Henry James said, “Three things in human life are important. The first is to be kind. The second is to be kind. And the third is to be kind.”
As a young man I participated in the Boy Scouts and would weekly raise my arm to the square making the Scout sign and recite the Scout Oath and Law. I have tried to pattern my life after the precepts in those promises as I truly believe they turn boys to men and men into better men. “A Scout is…Kind…”
Throughout this pandemic, our anxieties have risen and uncertainty has caused stress in our lives. We have seen issues of racial inequity and inequality trigger riots and unrest. A contentious election season has added to the conflict we each experience. Many have become sick, many have died, many have lost their jobs and had their lives impacted by quarantine, schooling and working from home. There is much we can mourn. There is much we could become angry about. Who isn’t stressed, anxious or feeling out of normal?
It is in these times we must dig into our toolkits and find the tool that will help us through all we are experiencing. The simple tool of Kindness may be the right one.
This is not just kindness in words and gestures. It must be sincere. We must be kind because it is our nature and in each and every interaction we have with others it must be shown. It must be coupled with compassion. You can be kind and compassionate and strong at the same time. It will be contagious as well.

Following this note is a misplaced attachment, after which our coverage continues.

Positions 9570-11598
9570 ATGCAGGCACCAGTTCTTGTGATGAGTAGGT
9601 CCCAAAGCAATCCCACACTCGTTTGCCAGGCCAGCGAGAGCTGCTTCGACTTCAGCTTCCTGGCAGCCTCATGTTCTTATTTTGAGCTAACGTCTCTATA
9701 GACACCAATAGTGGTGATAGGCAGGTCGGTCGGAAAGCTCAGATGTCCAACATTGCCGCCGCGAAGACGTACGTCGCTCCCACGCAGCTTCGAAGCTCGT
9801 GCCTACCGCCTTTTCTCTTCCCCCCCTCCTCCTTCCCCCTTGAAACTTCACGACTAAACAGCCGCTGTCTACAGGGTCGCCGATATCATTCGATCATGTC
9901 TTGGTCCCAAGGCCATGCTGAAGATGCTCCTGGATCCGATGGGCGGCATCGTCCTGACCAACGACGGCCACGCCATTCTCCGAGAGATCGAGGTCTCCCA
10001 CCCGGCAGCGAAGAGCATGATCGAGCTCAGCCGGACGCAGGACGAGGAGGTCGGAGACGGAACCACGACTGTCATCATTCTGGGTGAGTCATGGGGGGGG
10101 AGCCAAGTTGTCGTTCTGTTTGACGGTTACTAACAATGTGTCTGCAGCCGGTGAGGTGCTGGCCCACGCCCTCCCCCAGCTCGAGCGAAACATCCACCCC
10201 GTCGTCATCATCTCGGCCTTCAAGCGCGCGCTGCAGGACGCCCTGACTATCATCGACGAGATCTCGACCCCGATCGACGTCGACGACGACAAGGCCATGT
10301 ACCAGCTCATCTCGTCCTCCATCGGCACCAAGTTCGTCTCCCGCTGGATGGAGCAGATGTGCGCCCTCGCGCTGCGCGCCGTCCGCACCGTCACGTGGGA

Boris Groysberg and Susan Seligson in a recent article for the Harvard Business School’s Working Knowledge publication gave some effective ways to show kindness. They share the following phrases we can use to practice kindness:
“I hear you.” Really listen. Be fully present and don’t judge. Encourage…questions and concerns. Listen actively…”
“Are you okay?” Show a willingness to provide comfort and monitor for signs of distress such as social withdrawal and poor performance. Know when to refer…to professionals.”
“What can we do to help?” It may be as simple as validating…personal challenges…But being kind might also involve taking an active role…”
“How are you managing these days?”…be sensitive to the issues of exhaustion and the difficulty of working…unorthodox hours…”
“I’m here for you.” Let [others] know routinely that you are there for them when they need to share concerns or simply require a sympathetic, nonjudgmental ear.”
“I know you’re doing the best you can.” This statement is, with few exceptions, true.”
“Thank you.” Say it with sincerity and say it often.”
Philo of Alexandria said, “Be kind, for everyone you meet is fighting a hard battle.”
This blog allows you to experience the raw, gut wrenching drama of human conflict through accounting in each of its three stages: preparing to do battle, the thrill of victory and the agony of defeat.